Last night we had dinner in a small bar/cafe in the small town of Villatuerta. We were seated outside where a large table of families and children had gathered for a 5 year old boy’s birthday party. What was interesting about the party is that it had a Michael Jackson theme – Jackson’s greatest hits were being played over the sound system, the little boy got a shiny sequined hat for his birthday, and he (with his mother’s prodding) performed an excellent moonwalk among other signature Jackson moves. It as great to have a bit of entertainment and childlike innocence to go with our hamburguesa.
One of the great learnings of the Camino is finding one’s way. Sometimes it takes trust (as in trusting my partner’s wisdom and sense of direction), often it takes looking for way markers. While the Way is marked fairly well through most of Spain, one needs to know what to look for. Sometimes you will see a simple yellow arrow painted on a wall. Often you will see a yellow stylized scallop shell on a blue background placed on a concrete pillar. Sometimes a similar scallop shell will be found as a metal disc embedded in the road. On a good day – the shell seems to even be oriented as if to point the way, the design mimicking an arrow. But there are times where no markers appear. There are days when it might be easy to get lost. I am so grateful for those who mark the way here in Spain. Maybe that’s a metaphor for those who mark the way for us in life…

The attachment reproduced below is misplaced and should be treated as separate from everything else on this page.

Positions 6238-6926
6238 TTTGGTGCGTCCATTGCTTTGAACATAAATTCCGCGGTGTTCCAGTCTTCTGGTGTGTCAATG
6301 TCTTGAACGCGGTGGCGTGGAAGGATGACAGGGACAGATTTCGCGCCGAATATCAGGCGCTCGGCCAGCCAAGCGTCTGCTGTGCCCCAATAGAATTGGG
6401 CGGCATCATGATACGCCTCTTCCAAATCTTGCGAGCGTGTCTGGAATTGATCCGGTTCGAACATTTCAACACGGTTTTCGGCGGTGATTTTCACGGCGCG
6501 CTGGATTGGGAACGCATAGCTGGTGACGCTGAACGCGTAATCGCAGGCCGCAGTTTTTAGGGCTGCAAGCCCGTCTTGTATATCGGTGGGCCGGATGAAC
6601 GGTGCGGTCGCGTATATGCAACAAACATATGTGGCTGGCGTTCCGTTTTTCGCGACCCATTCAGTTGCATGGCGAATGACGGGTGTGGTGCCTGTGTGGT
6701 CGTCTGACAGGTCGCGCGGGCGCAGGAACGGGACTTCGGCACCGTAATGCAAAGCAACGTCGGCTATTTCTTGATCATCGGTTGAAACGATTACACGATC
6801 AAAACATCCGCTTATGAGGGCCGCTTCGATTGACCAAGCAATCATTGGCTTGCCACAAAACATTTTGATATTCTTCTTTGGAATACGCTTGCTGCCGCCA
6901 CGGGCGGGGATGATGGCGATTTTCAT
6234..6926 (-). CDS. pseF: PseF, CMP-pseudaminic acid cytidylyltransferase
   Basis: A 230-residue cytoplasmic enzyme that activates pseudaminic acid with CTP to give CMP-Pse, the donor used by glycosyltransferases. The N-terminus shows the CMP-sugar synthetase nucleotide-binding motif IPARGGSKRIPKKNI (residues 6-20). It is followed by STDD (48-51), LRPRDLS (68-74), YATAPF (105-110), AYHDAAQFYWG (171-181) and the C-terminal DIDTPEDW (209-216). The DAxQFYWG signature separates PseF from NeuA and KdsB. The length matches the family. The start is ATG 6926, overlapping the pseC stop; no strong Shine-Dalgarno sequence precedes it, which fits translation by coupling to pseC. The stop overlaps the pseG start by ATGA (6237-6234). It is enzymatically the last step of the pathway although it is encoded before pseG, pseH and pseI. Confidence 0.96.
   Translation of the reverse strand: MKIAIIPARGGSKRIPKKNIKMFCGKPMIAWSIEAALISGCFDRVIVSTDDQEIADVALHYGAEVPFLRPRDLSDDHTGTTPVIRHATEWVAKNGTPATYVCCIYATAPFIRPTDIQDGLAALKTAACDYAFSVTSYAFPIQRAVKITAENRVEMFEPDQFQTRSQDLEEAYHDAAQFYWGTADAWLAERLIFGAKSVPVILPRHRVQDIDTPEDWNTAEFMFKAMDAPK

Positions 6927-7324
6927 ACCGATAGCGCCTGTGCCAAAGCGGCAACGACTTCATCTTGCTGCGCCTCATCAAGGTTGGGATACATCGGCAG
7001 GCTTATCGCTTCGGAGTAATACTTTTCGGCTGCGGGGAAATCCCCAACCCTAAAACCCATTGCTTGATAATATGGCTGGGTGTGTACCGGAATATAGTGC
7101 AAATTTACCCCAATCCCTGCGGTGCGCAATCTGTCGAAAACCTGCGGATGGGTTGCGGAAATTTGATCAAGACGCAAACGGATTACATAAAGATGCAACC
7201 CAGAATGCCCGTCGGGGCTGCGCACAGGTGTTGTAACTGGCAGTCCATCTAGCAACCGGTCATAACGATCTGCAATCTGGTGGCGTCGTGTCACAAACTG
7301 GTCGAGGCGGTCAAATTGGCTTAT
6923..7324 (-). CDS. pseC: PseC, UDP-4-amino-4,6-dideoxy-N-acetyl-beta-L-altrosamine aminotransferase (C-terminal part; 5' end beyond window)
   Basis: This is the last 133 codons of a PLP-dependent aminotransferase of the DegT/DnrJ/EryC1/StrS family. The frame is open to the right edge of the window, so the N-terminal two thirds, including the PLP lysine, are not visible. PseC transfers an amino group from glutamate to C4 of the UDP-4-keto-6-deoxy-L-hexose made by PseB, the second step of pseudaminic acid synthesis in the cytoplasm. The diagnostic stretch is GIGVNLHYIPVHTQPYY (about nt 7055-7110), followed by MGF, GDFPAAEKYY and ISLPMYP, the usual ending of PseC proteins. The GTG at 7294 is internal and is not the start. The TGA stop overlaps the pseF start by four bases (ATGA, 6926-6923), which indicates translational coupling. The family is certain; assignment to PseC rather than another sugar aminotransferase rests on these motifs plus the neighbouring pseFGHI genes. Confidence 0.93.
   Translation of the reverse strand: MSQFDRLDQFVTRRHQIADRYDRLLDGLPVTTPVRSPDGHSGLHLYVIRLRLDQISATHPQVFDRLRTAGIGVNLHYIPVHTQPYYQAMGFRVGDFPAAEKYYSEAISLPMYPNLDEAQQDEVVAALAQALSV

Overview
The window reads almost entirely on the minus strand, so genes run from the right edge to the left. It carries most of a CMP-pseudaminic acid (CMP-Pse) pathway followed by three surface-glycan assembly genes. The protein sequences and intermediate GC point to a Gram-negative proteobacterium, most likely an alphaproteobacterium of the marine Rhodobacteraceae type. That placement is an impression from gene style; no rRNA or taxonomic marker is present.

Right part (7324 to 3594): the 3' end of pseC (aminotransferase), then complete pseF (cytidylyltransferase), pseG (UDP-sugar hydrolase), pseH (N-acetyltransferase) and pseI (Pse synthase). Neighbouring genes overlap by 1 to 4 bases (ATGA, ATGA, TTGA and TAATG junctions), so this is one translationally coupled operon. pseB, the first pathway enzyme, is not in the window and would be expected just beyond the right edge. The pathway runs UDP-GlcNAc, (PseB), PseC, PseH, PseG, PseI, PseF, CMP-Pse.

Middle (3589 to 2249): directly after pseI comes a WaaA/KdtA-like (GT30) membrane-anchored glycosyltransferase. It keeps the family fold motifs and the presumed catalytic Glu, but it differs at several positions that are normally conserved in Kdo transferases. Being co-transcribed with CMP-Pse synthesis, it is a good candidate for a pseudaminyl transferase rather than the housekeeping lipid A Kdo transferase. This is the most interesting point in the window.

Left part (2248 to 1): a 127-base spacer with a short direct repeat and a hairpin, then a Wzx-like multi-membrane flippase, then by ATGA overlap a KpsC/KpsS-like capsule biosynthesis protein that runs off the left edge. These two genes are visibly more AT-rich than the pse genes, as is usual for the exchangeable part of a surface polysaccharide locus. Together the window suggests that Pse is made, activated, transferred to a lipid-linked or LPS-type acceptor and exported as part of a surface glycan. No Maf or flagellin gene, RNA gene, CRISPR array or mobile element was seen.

One thing every peregrino (pilgrim) carries is a credencial. It is essentially a pilgrim passport. We are required to show it at every pilgrim albergue we stay at. You can’t stay there without it. Each time you show your credencial you get a sello, a stamp on the document, to confirm that you have stayed or visited that particular place. We get them at albergues, but also at churches, bars, or other places of interest. Having these stamps is not simply a bit of fun, but confirm that you are actually making this pilgrimage. When one arrives at Santiago the stamps are reviewed to show that one has truly made the journey before one gets a compostela, essentially a certificate of completion. It is an interesting part of the journey, a bit like getting a postcard from every world city you have visited.
Today was a very hard day. It was our longest – about 18 miles. It was one of the hottest. Our last 3 miles, though flat, were completely in the sun. (Neither Lena nor I can understand how anyone could do this walk in the summer.) The last half of the day, there were no quaint towns to travel though, only farmland and hills. There was, thankfully, a bit of a snack bar – right in the middle of nowhere – were we were able to purchase some fresh squeezed orange juice. Thankfully too, at the end of the day, we had booked a private room in one of the albergues in Los Arcos, Casa de la Abuela. Tomorrow may be an even longer walk. Send us a few good thoughts and prayers.